A Record Buildout of the World’s Largest Solar PV Power Plant
When the deadline to build one of the world’s largest solar power plants was dramatically shortened, an opportunity for innovation arose.
Among the sun-drenched plains of California’s Central Coast is one of the world’s most efficient power plants. The 1,500-acre (607-hectare) site generates enough electricity to supply 100,000 homes. Even better, it does so without emitting a single ounce of CO2.
The plant is not the stuff of science fiction but the very real (and operating) California Valley Solar Ranch (CVSR), whose 750,000 solar photovoltaic (PV) panels, located in the heart of San Luis Obispo County, channel enough solar energy to generate 250 megawatts of clean and reliable electricity, enough power to supply 100,000 homes.
However, turning the plain into a power plant of this caliber took ingenuity and creative thinking in spades, considering plant owner NRG Energy had, more than halfway into a two-year construction process, pressed for an even tighter deadline.
Undeterred by the news, —BechtelNRG's engineering, procurement and construction partner—embraced the challenge. What emerged from this effort was One-Pass, a comprehensive assessment plan that deconstructed every step required to build a solar power plant. From materials delivery and unpacking equipment to final adjustments on installed panels, no stone was left unturned. The result? One-Pass shaved off critical seconds across CVSR’s entire assembly process. That doesn’t sound like much, but scaled to the plant’s 750,000 PV panels, it was a significant time saver.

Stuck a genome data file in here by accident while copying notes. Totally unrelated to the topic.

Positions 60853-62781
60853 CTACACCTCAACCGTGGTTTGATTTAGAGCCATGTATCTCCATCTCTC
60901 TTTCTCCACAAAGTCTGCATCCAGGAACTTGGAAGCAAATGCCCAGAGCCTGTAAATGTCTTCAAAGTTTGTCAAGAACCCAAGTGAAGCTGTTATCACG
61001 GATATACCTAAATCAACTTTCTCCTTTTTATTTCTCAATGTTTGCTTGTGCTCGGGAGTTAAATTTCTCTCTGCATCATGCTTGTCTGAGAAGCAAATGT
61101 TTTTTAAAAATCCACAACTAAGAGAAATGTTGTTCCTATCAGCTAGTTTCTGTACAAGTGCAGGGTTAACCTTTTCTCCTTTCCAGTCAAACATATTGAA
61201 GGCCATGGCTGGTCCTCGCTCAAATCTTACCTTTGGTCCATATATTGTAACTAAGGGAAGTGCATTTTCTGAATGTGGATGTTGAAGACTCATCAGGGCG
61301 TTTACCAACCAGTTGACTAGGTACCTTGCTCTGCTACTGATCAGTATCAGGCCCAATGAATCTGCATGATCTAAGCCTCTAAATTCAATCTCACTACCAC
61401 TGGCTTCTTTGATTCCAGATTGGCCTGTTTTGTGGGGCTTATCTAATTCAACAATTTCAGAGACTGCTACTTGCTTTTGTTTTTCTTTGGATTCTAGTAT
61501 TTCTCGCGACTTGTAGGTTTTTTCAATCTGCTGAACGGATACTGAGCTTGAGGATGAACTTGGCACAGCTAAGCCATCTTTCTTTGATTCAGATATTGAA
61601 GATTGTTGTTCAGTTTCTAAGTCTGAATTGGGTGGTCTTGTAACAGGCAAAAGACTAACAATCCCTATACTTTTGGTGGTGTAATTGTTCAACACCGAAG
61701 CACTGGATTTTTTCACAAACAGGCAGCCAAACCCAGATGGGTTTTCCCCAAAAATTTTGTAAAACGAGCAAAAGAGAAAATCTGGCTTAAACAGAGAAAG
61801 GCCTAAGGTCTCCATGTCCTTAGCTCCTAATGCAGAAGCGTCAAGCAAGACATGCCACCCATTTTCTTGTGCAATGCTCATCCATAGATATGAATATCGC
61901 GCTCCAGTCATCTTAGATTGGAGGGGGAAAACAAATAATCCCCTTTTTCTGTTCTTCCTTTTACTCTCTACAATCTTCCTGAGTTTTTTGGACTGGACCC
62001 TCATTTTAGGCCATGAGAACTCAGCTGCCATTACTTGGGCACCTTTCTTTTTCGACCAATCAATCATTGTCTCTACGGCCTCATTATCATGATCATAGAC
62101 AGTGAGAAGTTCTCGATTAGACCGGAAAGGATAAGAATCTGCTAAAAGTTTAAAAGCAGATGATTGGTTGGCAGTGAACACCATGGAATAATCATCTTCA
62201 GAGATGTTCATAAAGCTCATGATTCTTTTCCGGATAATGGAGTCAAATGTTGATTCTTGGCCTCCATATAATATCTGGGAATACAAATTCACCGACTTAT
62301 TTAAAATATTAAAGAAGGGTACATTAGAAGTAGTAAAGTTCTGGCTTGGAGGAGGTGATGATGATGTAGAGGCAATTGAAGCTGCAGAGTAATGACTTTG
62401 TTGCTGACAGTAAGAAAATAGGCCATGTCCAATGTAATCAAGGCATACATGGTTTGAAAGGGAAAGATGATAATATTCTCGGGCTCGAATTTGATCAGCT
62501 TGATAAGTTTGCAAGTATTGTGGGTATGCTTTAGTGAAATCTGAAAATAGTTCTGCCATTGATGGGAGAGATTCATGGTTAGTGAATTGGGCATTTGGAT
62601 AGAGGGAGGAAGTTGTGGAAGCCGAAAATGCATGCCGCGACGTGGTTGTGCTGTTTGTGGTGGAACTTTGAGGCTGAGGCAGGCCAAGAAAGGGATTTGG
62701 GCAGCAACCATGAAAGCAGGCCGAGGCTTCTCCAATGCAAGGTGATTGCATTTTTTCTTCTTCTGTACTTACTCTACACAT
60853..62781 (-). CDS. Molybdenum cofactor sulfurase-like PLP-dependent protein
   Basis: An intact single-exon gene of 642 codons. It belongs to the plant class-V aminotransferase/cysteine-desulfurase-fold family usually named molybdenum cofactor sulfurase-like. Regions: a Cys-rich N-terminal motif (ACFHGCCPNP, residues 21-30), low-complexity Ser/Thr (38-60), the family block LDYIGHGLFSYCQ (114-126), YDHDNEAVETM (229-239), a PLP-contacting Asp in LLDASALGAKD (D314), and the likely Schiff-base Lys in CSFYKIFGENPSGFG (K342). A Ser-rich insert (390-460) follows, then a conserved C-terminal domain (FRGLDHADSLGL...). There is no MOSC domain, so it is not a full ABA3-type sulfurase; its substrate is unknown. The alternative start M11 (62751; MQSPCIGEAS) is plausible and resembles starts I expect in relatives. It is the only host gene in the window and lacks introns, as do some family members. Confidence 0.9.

The streamlined assembly process also minimized the project’s impact on the environment. “Our site team had to be very agile in redirecting crews and equipment to keep construction moving forward when we encountered protected wildlife,” explains Bob Kasper, CVSR project director at Bechtel. As such, to minimize impact on plants and animals, we constructed alternate migration routes for pronghorn antelope. It also created 221 new habitats forsmall animals. And it even erected special fencing to protect the rats and San Joaquin kit foxes. “Our One-Pass installation process also helped minimize our impact on native grasses,” Kasper says. “That not only reduced our contact with the plants but also allowed any damaged plants to start recovering sooner.”
An integral part of this sustainable construction process was an ambitious program in which 90 percent of construction waste was recycled and reused on CVSR—40 percent more than required by San Luis Obispo County.
Finally, to meet the new deadline, workers were encouraged to get trained in new skills critically needed for CVSR that could also improve their overall career prospects. Hence, rather than just weld, a welder could also train to become a PV panel installer. “It was a great opportunity for us to improve and refine our processes,” explains Kasper. “We knew we could plow new ground and establish metrics for future solar photovoltaic work,” adds Site Manager Scott Goldsmith.
The focus paid off. The project was delivered to NRG Energy three months before the agreed upon deadline.